Background and purpose: Spinal cord atrophy (SCA) is an important emerging outcome measure in multiple sclerosis (MS); however, there is limited consensus on the magnitude and rate of atrophy. The objective of this study was to synthesize the available data on measures of SCA in MS.
Methods: Using published guidelines, relevant literature databases were searched between 1977 and 2017 for case-control or cohort studies reporting a quantitative measure of SCA in MS patients. Random-effects models pooled cross-sectional measures and longitudinal rates of SCA in MS and healthy controls (HCs). Student's t-test assessed differences between pooled measures in patient subgroups. Heterogeneity was assessed using DerSimonian and Laird's Q-test and the I 2 -index.
Results: A total of 1,465 studies were retrieved including 94 that met inclusion and exclusion criteria. Pooled estimates of mean cervical spinal cord (SC) cross-sectional area (CSA) in all MS patients, relapsing-remitting MS (RRMS), all progressive MS, secondary progressive MS (SPMS), primary-progressive MS (PPMS), and HC were: 73.07 mm2 (95% CI [71.52-74.62]), 78.88 mm2 (95% CI [76.92-80.85]), 69.72 mm2 (95% CI [67.96-71.48]), 68.55 mm2 (95% CI [65.43-71.66]), 70.98 mm2 (95% CI [68.78-73.19]), and 80.87 mm2 (95% C I [78.70-83.04]), respectively. Pooled SC-CSA was greater in HC versus MS (P < .001) and RRMS versus progressive MS (P < .001). SCA showed moderate correlations with global disability in cross-sectional studies (r-value with disability score range [-.75 to -.22]). In longitudinal studies, the pooled annual rate of SCA was 1.78%/year (95%CI [1.28-2.27]).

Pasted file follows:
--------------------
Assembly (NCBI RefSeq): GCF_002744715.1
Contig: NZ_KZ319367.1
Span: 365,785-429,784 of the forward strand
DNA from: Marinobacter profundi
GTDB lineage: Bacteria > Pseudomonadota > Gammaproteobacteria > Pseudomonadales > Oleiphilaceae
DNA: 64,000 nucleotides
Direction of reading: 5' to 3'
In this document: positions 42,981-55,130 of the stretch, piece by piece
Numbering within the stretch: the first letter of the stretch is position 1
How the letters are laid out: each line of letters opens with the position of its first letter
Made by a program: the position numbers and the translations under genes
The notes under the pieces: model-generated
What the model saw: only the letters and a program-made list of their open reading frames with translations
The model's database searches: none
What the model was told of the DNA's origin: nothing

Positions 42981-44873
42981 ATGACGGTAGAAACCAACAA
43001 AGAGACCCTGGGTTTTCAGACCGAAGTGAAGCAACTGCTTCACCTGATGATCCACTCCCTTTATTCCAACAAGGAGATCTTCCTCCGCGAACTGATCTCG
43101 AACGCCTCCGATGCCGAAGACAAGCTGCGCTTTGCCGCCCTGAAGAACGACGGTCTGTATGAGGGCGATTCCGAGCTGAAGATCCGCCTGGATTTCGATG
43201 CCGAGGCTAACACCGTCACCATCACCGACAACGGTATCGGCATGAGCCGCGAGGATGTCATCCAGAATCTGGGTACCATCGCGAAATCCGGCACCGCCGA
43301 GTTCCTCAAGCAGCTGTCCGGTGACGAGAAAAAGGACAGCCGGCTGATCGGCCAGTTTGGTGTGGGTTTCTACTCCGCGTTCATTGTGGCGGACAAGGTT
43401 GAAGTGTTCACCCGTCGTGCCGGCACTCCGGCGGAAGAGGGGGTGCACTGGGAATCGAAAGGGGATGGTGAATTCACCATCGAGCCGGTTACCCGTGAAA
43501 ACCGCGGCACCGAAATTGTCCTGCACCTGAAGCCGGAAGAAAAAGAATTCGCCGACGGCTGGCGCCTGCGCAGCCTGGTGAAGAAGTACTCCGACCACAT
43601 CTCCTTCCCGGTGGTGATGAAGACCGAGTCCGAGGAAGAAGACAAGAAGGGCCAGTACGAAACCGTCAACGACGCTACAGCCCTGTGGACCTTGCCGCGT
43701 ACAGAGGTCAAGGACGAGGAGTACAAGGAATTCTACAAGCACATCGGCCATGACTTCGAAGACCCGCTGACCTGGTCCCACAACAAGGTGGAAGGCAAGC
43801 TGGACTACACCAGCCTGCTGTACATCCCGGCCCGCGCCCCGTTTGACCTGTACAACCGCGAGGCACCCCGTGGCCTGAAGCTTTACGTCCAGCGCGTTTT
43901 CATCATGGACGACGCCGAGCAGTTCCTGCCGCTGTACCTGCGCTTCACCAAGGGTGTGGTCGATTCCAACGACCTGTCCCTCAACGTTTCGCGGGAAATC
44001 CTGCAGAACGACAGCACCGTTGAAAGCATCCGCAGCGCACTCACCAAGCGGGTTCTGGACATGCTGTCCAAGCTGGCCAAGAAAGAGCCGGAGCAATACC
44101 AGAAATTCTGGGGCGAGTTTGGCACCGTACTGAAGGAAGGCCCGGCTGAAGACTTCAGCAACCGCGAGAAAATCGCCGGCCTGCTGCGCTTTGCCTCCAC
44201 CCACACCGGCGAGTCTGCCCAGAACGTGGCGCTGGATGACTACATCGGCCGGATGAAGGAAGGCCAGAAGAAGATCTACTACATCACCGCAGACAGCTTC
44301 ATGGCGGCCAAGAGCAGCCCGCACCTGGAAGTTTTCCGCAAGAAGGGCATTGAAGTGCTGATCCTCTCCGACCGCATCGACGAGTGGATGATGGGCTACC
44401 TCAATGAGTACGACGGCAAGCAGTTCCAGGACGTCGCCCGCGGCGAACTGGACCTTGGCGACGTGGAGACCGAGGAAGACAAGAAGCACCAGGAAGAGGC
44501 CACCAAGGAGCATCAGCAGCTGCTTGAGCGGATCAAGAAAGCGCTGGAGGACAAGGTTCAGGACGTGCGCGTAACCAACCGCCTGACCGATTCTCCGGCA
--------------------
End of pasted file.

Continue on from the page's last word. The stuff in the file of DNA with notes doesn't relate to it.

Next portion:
Conclusions: The SC is atrophied in MS. The magnitude of SCA is greater in progressive versus relapsing forms and correlates with clinical disability. The pooled estimate of annual rate of SCA is greater than reported rates of brain atrophy in MS. These results demonstrate that SCA is highly relevant as an imaging outcome in MS clinical trials.
Keywords: Spinal cord atrophy; magnetic resonance imaging (MRI); meta-analysis; multiple sclerosis; systematic review.
© 2018 by the American Society of Neuroimaging.